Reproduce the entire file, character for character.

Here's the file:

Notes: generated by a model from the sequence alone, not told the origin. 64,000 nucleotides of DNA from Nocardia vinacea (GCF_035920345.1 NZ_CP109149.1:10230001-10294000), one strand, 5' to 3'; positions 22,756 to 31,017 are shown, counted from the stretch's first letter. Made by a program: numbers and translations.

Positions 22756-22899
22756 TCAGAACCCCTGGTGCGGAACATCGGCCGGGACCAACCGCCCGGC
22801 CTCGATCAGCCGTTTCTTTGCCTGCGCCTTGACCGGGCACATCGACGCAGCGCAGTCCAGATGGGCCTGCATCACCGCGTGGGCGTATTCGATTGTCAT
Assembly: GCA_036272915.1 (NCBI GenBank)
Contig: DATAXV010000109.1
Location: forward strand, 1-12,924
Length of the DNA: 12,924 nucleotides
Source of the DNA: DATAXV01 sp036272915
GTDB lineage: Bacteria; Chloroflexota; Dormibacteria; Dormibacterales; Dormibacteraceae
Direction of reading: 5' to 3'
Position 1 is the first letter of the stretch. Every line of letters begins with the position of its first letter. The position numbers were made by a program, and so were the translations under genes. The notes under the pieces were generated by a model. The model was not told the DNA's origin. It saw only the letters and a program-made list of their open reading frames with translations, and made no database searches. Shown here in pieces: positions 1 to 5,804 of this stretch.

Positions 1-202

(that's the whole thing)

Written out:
Notes: generated by a model from the sequence alone, not told the origin. 64,000 nucleotides of DNA from Nocardia vinacea (GCF_035920345.1 NZ_CP109149.1:10230001-10294000), one strand, 5' to 3'; positions 22,756 to 31,017 are shown, counted from the stretch's first letter. Made by a program: numbers and translations.

Positions 22756-22899
22756 TCAGAACCCCTGGTGCGGAACATCGGCCGGGACCAACCGCCCGGC
22801 CTCGATCAGCCGTTTCTTTGCCTGCGCCTTGACCGGGCACATCGACGCAGCGCAGTCCAGATGGGCCTGCATCACCGCGTGGGCGTATTCGATTGTCAT
Assembly: GCA_036272915.1 (NCBI GenBank)
Contig: DATAXV010000109.1
Location: forward strand, 1-12,924
Length of the DNA: 12,924 nucleotides
Source of the DNA: DATAXV01 sp036272915
GTDB lineage: Bacteria; Chloroflexota; Dormibacteria; Dormibacterales; Dormibacteraceae
Direction of reading: 5' to 3'
Position 1 is the first letter of the stretch. Every line of letters begins with the position of its first letter. The position numbers were made by a program, and so were the translations under genes. The notes under the pieces were generated by a model. The model was not told the DNA's origin. It saw only the letters and a program-made list of their open reading frames with translations, and made no database searches. Shown here in pieces: positions 1 to 5,804 of this stretch.

Positions 1-202